So, you did the right marketing for your real estate agency, and leads are flowing into your business. Now is the time to check for holes in your prescreening process for your homebuyers and homesellers.
Tightening your lead qualification methods will ensure a couple of things. First off, you’ll be getting the most ROI on your marketing spend. You’ll also make sure you aren’t wasting time on unmotivated prospects or those who aren’t ready to enter the market. Here are three tips you can use when prescreening prospects.
1. Find out how motivated they are
A lead who’s motivated to enter the market will be able to answer your questions on where they are in the homeselling or homebuying process. This will help you come up with your action plan to present to them on how you can satisfy their realty needs when they become your client.
First, you should find out if they’ve contacted any other real estate professionals. If they have, you should dive into who they chatted with, what conversations they had and what was the outcome.
Of course, you’re looking to see if they’re already working with a real estate agent, so you can decide if it’s even worth it to continue the conversation. Maybe their current agent is causing them issues, and that’s why they ultimately came to you.
If they’re looking to buy a home, asking who they’ve already talked to about their home search will help you transition the conversation to the topic of financing. Because mortgage financing is common, you want to ask them if a lender pre-qualified them. If they’re considering other means of financing their next home, you want to find out if they understand the pros and cons. Motivated homebuyers will be able to show you that they’ve done their home-financing research.
The next thing you should investigate is their timeline. A motivated homebuyer or homeseller should be able to tell you at least an estimate of when they want to make their move. The closer their move estimate is to the current date, the more motivated they are.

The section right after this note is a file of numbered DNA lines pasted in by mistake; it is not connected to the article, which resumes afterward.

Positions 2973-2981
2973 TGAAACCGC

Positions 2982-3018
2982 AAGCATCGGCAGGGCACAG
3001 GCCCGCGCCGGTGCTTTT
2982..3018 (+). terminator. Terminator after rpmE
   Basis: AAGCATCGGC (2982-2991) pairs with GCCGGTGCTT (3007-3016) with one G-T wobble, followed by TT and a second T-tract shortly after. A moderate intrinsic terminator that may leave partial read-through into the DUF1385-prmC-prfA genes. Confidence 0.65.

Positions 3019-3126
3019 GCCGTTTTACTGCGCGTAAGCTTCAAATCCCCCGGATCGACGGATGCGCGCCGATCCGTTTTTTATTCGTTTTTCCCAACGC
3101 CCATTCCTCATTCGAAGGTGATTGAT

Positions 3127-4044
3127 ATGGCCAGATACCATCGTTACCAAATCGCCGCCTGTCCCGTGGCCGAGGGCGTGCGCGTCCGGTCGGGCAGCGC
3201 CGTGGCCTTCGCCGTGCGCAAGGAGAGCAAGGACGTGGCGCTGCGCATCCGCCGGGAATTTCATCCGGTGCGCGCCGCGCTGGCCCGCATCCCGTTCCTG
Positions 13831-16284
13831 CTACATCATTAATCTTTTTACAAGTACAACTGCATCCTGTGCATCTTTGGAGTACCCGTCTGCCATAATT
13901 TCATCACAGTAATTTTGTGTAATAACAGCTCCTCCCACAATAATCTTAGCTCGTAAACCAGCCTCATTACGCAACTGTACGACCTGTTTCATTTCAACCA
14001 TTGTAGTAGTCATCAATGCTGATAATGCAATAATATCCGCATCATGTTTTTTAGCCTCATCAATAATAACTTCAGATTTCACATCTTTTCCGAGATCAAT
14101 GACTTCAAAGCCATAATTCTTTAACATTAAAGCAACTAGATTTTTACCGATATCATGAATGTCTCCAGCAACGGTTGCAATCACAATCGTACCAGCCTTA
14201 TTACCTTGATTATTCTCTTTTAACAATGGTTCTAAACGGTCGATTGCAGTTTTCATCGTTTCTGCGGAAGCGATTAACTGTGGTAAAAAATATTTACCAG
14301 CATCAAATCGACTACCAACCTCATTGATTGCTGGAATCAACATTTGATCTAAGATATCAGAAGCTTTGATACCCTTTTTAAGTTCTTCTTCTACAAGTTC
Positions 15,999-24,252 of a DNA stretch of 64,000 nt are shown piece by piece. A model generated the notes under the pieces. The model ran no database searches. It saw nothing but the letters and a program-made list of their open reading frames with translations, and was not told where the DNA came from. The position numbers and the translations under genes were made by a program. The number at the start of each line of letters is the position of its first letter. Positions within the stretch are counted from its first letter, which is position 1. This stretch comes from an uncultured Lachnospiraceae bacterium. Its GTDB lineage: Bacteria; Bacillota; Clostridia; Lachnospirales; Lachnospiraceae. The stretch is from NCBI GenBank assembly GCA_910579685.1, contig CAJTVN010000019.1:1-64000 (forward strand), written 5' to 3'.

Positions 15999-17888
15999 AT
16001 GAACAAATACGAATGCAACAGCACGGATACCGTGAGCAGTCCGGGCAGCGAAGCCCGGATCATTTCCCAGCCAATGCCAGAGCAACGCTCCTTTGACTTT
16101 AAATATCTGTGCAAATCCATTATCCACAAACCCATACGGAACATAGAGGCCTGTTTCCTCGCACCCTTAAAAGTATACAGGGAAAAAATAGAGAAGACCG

Even if they give you a move date that’s over six months away, you still have an opportunity to learn about their situation and see if moving up their timeline is an objection you can overcome.
2. Talk less and listen more
The previous point I mentioned is only as effective as your listening skills. Asking good qualifying questions — ones that prospects can’t just answer with a simple “yes” or “no” — is important. It gives you a chance to uncover and better understand their needs and concerns. Of course, that’s only if you listen.
Finding out what will help you turn your lead into a client is crucial to your business, and so is figuring out what will keep them satisfied. This means paying attention to their emotions and attitude while they talk about real estate.
You can adapt your sales approach based on how the client reacts to your questions. For example, prospects who are nervous and pessimistic about listing their home will need their fears acknowledged. Their concerns may be valid due to COVID-19, and as an agent, you’ll need to reassure them that you’ll find solutions.
You are also rooting out difficult people so you can decide if you want to keep moving forward with them. A prospect who is easily upset with any recommendation you give would not make for an ideal client.
In fact, they more than likely will get in their own way of finding or selling a home. When you listen to what is and isn’t being said, you have a good chance of catching problems before you decide to take on the prospect as a client.
3. Set expectations before they become clients
Letting prospects know what they should expect when they enter the market and become your client is a vital step in the prescreening process. This gives leads a chance to assess the conversations they already had with you.
Just because someone is motivated to buy or sell a home doesn’t mean they’re ready to do so. This is where educating the lead about the realities of the current market comes into play.
When a lead knows the state of the market and how it will affect their homebuying or selling experience, they will be able to make better decisions if they hire you. Even if they choose to wait to hire an agent, they’ll still appreciate the time you took to help them. In fact, there’s a high chance they’ll come back to you when they’re ready — especially if you have them in a lead nurturing program.
You should also take the time to explain what it would be like to work with you throughout the entire process. This is not just about marketing your value propositions. It’s about telling them how you work with clients and setting timelines for each step.
Leads who understand how you operate will be much easier to work with if they decide they’re ready. Unrealistic expectations can cause the relationship between a client and their agent to sour. The last thing you want is to work with a client for weeks and, in the end, realize it was a complete waste of time. This is something you can avoid if you establish the proper prescreening methods to vet leads.